Toyota and Mazda’s divergent paths both end at a new North American headquarters
By Samantha Schwirck
Automakers are relocating their North American headquarters left and right. Over the past year or so, Mercedes-Benz found a new home base in Atlanta; Subaru settled in Camden, NJ; and just a few years after Cadillac moved from Detroit to New York City, the company announced plans to return back home.
For lighting professionals, these moves present business opportunities. Two examples: Mazda and Toyota’s new North American HQs. While Toyota set up a 2.1-million sq ft campus in Plano, TX, and Mazda moved into five levels of an urban highrise in Irvine, CA, both projects were completed in 2017, both earned 2018 IES Illumination Awards of Merit, and both went on to receive LEED certifications. The following exploration, however, shows how the projects’ commonalities all but stop there.
Toyota North American Headquarters
Everything is bigger in Texas, but for Toyota’s new $1 billion HQ in Plano, size was not superfluous—it was the motive. “Toyota recognized it was time to re-envision a more connected future,” says Michael Janicek, senior lighting designer with Corgan (Dallas), which prompted the company to bring its entire North American workforce together to one location with room for 6,500 employees. The new 100-acre campus includes a central courtyard surrounded by six main office buildings and a quality control center, all of which are connected above and below ground by amenity buildings, training facilities and mechanical spaces.
Key to the project’s success was a design that would encourage and entice people to use the entire site. “Navigating through the headquarters, employees experience a natural desire not only to move forward, but also up, down, inside, outside and all around the campus,” Janicek says. “The desire to move stems from a simple human truth: seeing is believing. Openness and visibility were central to creating a feeling and desire for movement.”
That concept is achieved via large, glass windows for natural light and direct views of the outdoors, as well as LED fixtures with daylight control and system-wide monitoring. Light wells and clerestories enable daylight to also reach core-circulation and underground amenity spaces. “With very deep floor plates, there was a desire for natural light to the core,” Janicek says. “Large oval light wells were placed mid-plate to reflect light from the glass surfaces during the day and down to the first floor. No lighting was included in the light wells or clerestories as it was felt they should be like windows—dark at night.”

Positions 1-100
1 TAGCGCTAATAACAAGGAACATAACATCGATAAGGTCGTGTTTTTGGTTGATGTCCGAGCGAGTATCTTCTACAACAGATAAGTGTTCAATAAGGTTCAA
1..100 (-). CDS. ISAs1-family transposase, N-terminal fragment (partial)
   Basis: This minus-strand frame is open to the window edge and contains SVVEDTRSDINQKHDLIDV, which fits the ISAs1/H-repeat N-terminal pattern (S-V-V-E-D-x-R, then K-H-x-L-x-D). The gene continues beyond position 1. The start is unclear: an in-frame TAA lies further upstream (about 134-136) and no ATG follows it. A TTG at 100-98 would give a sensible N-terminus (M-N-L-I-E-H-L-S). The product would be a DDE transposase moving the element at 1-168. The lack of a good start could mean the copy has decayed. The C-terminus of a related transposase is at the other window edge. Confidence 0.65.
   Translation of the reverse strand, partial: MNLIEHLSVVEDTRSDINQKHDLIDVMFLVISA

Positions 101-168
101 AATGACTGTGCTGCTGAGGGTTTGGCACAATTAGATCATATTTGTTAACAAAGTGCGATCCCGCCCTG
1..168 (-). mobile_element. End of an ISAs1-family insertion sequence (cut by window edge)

Linear fixtures complement daylight from clerestories in circulation and amenity spaces. In amenity spaces, the linears are used alongside decorative pendants and downlights selected to provide a change of pace for users stepping away from their work environment. In circulation areas, the linears stand alone. “For circulation areas at the core, a hard ceiling was used to define the path and the linear recessed fixture strengthens the cue,” Janicek says.
Two-by-two lay-in fixtures illuminate open-office spaces, while decorative fixtures with a slight color temperature change define break-out areas. “When seen across the floor, the lighting becomes a designator for where to find these types of spaces,” Janicek adds. “With the large number of break-out areas, each has a variation so not all appear the same.”
Finally, in high-ceiling lobbies and other areas where products are showcased, daylight studies helped inform a combination of natural light and concealed fixtures to maintain the design’s overall low-energy use.
Outside, the site incorporates 20,000 solar panels, which recover 33% of the complex’s annual energy usage, as well as a 400,000-gallon rainwater collection system. “The rainwater system is integrated into each parking structure light well and links to a weather-based control system that distributes captured resources to the entire site,” Janicek adds. The varied but integrated systems all contribute to the campus’s LEED Platinum certification, as well as its adherence to local code. “The city of Plano was an early adopter of light trespass and uplight restrictions,” Janicek says. “To comply, we restricted all exterior light to project inward while having very little or no backlight toward property lines. The interior courtyard uses a more decorative post-top to fill the space with more diffuse light.”
Mazda North American Headquarters